These lenses will benefit those who undergo cataract surgery, who will not have the need to wear glasses
MURCIA, 6 Nov. (EUROPA PRESS) –
The research team at the Optics Laboratory of the University of Murcia (UMU) has developed the first intraocular lenses so that patients undergoing cataract surgery can see from all distances, both near and far, without the need to have than wearing glasses and with improved peripheral perception.
Thanks to these lenses, the quality of life of people who undergo this eye surgery, which is the most performed in the world, will improve. In addition, this advance can also benefit people with presbyopia, replacing the crystalline lens with this type of lens, according to sources from the educational institution in a statement.
Among the innovations that these new lenses provide, it is also worth noting that they avoid flares and halos and nighttime lighting effects that are usually typical in the multifocal lens designs that are currently marketed.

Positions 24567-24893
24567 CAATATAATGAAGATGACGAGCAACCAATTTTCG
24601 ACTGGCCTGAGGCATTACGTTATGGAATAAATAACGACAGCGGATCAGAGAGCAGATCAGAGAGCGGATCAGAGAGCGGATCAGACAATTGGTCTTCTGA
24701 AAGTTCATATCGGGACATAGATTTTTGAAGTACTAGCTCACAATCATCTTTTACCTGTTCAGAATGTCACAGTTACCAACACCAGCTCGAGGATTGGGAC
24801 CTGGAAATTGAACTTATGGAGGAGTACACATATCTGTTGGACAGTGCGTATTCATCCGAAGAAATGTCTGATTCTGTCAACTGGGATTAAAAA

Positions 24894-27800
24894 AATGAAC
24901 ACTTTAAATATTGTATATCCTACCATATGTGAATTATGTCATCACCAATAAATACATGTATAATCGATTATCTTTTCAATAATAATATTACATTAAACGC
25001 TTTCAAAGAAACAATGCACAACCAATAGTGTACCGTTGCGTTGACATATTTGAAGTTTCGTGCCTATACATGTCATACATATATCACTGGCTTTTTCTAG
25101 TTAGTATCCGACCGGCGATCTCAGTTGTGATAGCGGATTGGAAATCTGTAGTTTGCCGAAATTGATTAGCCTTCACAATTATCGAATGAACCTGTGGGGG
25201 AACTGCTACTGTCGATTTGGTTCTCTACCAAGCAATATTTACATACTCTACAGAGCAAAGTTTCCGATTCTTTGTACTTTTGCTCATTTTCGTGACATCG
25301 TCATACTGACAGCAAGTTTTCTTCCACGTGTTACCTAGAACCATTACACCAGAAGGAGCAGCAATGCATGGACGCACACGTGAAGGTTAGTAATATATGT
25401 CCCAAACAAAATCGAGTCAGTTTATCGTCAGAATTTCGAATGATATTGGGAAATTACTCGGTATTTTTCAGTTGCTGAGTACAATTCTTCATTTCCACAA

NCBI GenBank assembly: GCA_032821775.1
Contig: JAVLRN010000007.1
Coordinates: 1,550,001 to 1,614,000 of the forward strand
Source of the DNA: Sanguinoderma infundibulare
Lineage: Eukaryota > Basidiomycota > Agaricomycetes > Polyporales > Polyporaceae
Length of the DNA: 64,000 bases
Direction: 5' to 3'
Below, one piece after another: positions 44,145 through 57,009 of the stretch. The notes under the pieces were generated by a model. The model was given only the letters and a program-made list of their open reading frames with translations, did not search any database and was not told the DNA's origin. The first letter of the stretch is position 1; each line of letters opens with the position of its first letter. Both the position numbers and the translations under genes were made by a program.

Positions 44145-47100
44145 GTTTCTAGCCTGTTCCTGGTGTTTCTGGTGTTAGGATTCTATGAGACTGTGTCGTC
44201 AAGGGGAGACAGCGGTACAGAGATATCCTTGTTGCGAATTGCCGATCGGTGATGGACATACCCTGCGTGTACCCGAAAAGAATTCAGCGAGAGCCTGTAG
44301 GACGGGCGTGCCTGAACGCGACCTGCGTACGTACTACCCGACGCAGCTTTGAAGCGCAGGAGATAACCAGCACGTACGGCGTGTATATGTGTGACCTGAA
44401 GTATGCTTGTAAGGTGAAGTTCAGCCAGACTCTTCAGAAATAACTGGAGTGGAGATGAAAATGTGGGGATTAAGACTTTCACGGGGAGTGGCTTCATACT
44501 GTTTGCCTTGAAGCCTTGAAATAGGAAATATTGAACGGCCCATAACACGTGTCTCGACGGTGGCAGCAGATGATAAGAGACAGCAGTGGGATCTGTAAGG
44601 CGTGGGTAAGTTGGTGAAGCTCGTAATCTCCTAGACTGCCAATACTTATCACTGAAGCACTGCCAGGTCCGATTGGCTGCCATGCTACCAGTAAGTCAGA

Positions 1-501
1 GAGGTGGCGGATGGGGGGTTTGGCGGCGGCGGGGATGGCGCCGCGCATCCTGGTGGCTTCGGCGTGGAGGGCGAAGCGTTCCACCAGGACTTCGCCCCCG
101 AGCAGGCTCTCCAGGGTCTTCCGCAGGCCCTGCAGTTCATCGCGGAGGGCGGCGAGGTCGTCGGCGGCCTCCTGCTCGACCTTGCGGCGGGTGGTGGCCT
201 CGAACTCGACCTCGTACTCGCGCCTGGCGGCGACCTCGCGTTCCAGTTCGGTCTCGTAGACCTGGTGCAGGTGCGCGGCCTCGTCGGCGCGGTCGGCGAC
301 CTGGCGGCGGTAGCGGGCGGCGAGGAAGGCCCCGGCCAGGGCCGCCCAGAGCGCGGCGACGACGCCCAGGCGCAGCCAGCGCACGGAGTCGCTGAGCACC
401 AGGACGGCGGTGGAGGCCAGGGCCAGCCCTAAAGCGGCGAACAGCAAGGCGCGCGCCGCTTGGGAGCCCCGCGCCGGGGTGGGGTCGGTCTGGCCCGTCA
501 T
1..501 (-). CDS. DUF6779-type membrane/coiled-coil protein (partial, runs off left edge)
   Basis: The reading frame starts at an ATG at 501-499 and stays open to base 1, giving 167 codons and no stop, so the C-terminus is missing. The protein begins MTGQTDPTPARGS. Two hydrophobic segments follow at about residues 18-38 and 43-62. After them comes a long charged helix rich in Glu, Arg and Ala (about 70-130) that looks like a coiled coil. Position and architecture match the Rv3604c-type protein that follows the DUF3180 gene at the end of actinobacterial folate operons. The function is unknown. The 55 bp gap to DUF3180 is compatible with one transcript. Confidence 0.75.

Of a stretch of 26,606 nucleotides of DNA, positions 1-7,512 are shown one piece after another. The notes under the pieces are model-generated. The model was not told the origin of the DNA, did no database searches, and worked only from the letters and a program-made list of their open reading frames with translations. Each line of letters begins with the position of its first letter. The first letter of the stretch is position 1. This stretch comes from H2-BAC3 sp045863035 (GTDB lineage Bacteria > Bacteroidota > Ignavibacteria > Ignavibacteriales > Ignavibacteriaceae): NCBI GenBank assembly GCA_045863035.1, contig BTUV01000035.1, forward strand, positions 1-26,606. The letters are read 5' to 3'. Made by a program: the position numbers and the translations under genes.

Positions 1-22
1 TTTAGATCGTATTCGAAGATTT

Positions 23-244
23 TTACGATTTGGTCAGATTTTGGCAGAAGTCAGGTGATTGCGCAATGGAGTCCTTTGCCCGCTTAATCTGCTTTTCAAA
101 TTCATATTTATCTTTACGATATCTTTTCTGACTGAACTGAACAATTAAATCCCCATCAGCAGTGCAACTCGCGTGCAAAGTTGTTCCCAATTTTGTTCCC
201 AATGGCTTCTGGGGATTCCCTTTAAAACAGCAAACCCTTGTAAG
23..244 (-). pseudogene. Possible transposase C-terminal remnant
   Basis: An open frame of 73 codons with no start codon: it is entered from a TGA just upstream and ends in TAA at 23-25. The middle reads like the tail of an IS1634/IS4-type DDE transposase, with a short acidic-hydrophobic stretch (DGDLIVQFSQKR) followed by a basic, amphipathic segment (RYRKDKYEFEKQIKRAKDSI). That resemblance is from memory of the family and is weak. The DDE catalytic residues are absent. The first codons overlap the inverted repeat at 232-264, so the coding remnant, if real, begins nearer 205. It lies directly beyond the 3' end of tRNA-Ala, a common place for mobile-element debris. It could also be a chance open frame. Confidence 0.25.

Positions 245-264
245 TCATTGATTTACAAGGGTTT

Voptica SL, a spin-off company arising from the Optics Laboratory of the University of Murcia, has begun to market these new lenses, developed thanks to the research of professors Pablo Artal, Eloy A. Villegas, Pedro M. Prieto and Jose Mª Marín , in collaboration with the Oftalvist la Vega clinic (Murcia) and the staff of Voptica SL.
The ‘Journal of Refractive Surgery’ has recently published the first clinical results on visual performance, independence from glasses and the quality of vision at different distances of the new intraocular lenses, called ArtIOLs; specifically the Art40 and Art70 models.
During the trial period, the lenses were implanted in 60 eyes of 30 patients so that one eye had the Art40 model and the other eye the Art70 model.
These lenses were designed in the shape of an inverted meniscus to improve peripheral visual quality and with an aspherical surface to encourage different depths of focus. This combination allowed most patients to have clear vision at all distances without wearing glasses and without adverse light effects, typical of multifocal lenses.
The post first appeared on www.infosalus.com